by Holly V. Troupe
No man has ever loved me, and I always used to feel really sorry about that. Jex isn’t a man, because a man is human, but he’s male, and I’m female, and he loved me, so who am I to be picky?
I’d known Jex for about 10 years. I didn’t really know him for most of it, but he was always around. He was like a Keplarian IT guy for the Eastern grid, and he didn’t talk to anyone as far as I could tell. The first time he said anything to me was when he told me – out of nowhere – I should use a trichlorohydrex glycine-based deodorant. The kind that has to be prescribed. He said it right in front of a group of obnoxious kids who made fun of me for years after that, like I had some uncontrollable stink that the Keplarians picked up on, even though their station was two hundred miles above Earth. They never let up, either, until I moved to the Delta quadrant after graduation. I don’t think that they let up even then, actually. I just wasn’t around to hear it.
Later, Jex told me that he felt bad about that. He said that he was supposed to do a bunch of things that would get me ridiculed, so the Keplarians could measure my productivity and ability to learn and retain information after being ostracized. Stress hormones and depression and all that. They would do that kind of thing all the time, not just with me. Still, I think it’s probably why I never amounted to much.
Jex was an outsider, too. I guess, in human terms, he’d be considered “cognitively impaired.” He doesn’t really understand how the Keplarians do what they do, and he can’t learn as fast as the rest of them. The Keplarians learned every human language in just a few minutes, along with all of the regional dialect variations and everything, but Jex only knows English, and that was after nearly two weeks of intense language immersion. He’s kind of like the slow kid who sweeps up the corner store.
I didn’t know how Jex managed to take me out of the division, but he did it. Maybe I was dumb to run away like that, but nobody else ever cared about what I did, so I figured it wouldn’t make much of a difference.
Jex and I stayed on Floyd Masterson’s property for about eight months, just outside of the Keref district near the Eastern grid. Floyd was a big pack rat; a survivalist to the bone. Nobody could tell him that his 117 televisions, 47 washing machines, 24 dead cars, 3 full shipping crates and one tour bus wouldn’t mean the difference between life and death after the apocalypse. Four years after he kicked his family off of his land for good came the Keplarian occupation, so in a way… he was right.
I picked Floyd’s place because it was remote and so messed up that none of the observers would take much notice. Jex made the tour bus look really nice, just like one of those railroad cars that rich people used to turn into guest houses and things like that. It was easier than trying to fix up the main house; Floyd was inside, dead. He’d been dead for years, all wedged up in his hoard. Jex didn’t see the point in disinterring him – he was fine where he was. The Keplarians aren’t very sentimental.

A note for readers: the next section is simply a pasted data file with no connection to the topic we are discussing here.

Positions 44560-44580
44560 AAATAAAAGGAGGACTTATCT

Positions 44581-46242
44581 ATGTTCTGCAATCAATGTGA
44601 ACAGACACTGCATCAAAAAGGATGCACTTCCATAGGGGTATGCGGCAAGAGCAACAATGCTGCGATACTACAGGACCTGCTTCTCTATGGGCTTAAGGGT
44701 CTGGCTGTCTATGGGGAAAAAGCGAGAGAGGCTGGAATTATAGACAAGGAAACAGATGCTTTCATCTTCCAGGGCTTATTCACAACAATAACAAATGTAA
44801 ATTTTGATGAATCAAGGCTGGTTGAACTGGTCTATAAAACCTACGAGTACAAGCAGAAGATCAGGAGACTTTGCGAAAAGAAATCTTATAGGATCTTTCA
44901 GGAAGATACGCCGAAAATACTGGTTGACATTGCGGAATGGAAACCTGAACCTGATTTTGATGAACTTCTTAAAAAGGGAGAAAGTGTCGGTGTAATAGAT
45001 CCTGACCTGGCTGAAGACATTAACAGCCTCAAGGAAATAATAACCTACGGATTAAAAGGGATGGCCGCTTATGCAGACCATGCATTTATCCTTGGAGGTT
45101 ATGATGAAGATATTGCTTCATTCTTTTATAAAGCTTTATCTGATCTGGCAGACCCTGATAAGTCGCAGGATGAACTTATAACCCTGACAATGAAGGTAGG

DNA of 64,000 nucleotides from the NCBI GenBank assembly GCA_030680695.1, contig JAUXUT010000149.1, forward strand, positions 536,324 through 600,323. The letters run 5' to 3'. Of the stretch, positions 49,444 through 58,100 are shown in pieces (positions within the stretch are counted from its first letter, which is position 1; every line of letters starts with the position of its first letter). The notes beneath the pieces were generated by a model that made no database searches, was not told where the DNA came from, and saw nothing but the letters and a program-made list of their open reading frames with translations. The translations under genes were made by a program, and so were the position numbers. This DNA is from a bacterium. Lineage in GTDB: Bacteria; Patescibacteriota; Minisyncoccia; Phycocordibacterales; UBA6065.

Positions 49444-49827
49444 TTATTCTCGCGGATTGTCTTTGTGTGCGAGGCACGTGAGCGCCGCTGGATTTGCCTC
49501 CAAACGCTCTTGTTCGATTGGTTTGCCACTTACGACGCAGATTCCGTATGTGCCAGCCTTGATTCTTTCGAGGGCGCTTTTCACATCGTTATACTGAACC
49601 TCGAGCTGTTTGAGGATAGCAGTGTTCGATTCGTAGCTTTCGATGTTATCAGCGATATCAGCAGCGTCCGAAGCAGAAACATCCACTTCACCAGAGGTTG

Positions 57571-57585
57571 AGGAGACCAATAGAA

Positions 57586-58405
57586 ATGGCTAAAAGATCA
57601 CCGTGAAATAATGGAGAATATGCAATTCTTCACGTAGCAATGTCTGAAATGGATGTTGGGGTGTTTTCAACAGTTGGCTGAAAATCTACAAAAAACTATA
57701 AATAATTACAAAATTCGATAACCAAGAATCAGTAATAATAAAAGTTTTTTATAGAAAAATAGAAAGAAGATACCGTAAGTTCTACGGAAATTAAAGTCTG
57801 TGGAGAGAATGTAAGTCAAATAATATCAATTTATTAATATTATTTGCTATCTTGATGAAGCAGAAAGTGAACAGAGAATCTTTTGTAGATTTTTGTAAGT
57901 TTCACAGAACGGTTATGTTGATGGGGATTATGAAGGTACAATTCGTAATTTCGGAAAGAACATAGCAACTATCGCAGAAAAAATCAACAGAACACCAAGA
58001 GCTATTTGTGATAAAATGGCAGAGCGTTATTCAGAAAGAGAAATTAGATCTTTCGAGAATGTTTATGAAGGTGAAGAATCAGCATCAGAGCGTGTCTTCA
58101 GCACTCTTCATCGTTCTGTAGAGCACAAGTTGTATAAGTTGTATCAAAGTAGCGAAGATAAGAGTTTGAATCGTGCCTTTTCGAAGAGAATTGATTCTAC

It was pretty good living in our remodeled tour bus. Jex did nice things for me all the time, like once he got me cinnamon rolls from an unregulated place in the sanctuary because I said that I liked them. It was one of those little gestures that seems like every woman’s birthright, but no one had ever done that for me, and it made me feel so good that I wanted to make love to him right then, even though I guess maybe it kind of makes me a pervert. But he was sort of a pervert too, so it was OK.
I was afraid for Jex, though. Can you imagine if the authorities found out that some lab attendant took one of the monkeys home with him and was having sex with it? He sure couldn’t keep his job. And that wouldn’t be the worst thing that would happen.
When I got pregnant, I thought it would be a huge problem but Jex was really happy about it. He spent more time with me, and got me lots of treats and things. I had been by myself most of the time, but after I got pregnant he was always around, doting on me, bringing me my cinnamon rolls and stuff. It was the most fun I’d ever had, even though I was pregnant and super gross.
I was about seven months along when the Keplarians found our bus. I figured Jex must have screwed up at work, being distracted and late and all that. Before I knew what was happening, I just collapsed onto the floor. The Keplarians can paralyze you by remote. I thought Jex would do something – help me – but he didn’t.
The next thing I remember, I woke up in this dormitory. I wasn’t pregnant anymore. I guess I went into labor, or the Keplarians just took the baby. There are about 20 women here who got pregnant by Jex, and they told me that the Keplarians never let them see their children. They’re all kind of like me – losers who thought they had a shot at love. Now, we’re being studied around the clock – our emotions and all that. I guess they want to know what kind of human would procreate with an alien. I don’t know what they’re doing with the babies.
Jex brought me a cinnamon roll the other day. I’m ashamed that the gesture made me feel almost good.